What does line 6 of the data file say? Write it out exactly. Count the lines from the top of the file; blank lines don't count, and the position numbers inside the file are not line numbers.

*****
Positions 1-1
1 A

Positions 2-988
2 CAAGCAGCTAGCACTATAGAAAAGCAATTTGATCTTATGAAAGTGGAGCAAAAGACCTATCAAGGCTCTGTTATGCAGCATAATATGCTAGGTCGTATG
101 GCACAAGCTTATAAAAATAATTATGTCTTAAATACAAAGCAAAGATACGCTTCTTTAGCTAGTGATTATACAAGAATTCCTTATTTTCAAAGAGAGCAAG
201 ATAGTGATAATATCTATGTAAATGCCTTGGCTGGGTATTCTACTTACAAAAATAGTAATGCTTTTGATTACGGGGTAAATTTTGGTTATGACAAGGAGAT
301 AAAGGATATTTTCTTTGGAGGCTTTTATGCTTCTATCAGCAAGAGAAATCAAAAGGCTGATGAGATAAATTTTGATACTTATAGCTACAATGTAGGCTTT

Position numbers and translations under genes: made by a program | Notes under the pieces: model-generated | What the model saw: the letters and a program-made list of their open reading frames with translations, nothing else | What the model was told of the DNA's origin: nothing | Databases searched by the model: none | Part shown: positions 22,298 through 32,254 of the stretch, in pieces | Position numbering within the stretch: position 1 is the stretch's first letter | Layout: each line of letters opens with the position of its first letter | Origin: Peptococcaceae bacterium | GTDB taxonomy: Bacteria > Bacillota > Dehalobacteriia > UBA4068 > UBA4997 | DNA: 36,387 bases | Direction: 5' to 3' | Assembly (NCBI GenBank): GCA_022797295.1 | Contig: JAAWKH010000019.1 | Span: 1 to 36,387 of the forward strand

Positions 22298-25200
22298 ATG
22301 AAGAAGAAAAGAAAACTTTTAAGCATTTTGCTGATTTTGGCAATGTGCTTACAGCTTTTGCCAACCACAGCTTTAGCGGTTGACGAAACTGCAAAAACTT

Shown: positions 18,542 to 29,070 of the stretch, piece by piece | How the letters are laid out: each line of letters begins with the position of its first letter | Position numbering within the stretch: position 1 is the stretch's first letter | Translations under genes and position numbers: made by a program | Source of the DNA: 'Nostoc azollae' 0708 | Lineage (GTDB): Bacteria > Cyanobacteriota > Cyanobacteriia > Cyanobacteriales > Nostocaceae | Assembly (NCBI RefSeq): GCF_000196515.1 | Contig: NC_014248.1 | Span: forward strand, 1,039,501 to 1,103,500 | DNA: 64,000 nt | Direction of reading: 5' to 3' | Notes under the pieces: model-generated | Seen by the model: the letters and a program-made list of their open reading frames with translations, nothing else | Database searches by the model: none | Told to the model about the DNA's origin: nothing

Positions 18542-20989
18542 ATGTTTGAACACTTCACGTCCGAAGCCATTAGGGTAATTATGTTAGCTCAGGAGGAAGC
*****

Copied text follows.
201 ATAGTGATAATATCTATGTAAATGCCTTGGCTGGGTATTCTACTTACAAAAATAGTAATGCTTTTGATTACGGGGTAAATTTTGGTTATGACAAGGAGAT